Myrtle is happy. Her mom loves her. Her dad loves her. Her baby brother loves her. She has a good life – until Frances moves next door. Frances does not love Myrtle, and she makes it her mission to keep Myrtle miserable. She makes mean signs, sings mean songs, and says mean things. It comes to the point when Myrtle is afraid to play outside. Then Aunt Tizzy comes to visit, fresh from an African safari, and she has some very good pointers to share with Myrtle, learned from keeping lions at bay.
"Pearson manages simultaneous humor and pathos in Myrtle's countenance and deliciously ratty snobbery in Frances...Myrtle's tale of woe is bound to find many a sympathetic ear, and her defeat of Frances will give great satisfaction to those beleaguered by their own bullies."
"Endearing...Myrtle's face is full of expression, and children will easily connect with her feelings of happiness and despair."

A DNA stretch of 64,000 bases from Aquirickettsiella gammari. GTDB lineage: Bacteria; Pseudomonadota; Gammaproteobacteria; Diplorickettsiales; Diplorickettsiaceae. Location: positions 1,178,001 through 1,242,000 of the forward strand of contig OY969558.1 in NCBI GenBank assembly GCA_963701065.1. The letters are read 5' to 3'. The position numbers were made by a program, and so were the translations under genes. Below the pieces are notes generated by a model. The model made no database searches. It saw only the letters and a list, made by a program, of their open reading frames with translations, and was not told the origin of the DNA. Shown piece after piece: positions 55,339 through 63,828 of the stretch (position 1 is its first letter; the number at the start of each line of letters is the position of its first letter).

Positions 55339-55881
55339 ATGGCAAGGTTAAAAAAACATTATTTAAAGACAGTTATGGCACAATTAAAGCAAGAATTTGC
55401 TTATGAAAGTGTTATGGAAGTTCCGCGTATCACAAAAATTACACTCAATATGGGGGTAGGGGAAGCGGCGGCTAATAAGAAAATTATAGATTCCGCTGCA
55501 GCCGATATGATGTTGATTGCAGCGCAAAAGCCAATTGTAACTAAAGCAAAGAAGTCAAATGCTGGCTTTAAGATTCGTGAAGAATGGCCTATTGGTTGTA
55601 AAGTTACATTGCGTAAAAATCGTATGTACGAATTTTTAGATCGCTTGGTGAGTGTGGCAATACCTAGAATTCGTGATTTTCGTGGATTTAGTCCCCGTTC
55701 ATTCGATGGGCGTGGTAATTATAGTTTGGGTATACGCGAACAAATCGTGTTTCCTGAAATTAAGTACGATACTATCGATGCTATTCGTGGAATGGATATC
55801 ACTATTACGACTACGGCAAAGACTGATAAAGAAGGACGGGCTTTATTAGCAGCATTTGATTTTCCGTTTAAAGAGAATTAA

"The lively illustrations are the perfect foil for the text: Frances is depicted as appropriately sly without being terrifying, subtly illustrating Pearson's point that a bully's roar is often worse than its bite."
"Pearson uses a fruit-colored palette with lots of design work to showcase her delightful mouse characters, brimming with personality. The many preschoolers coming up against a hostile child for the first time will take heart from this."
"Sweet and empowering...Pearson tackles the common and serious problem of bullying with a refreshingly light touch...Delightful."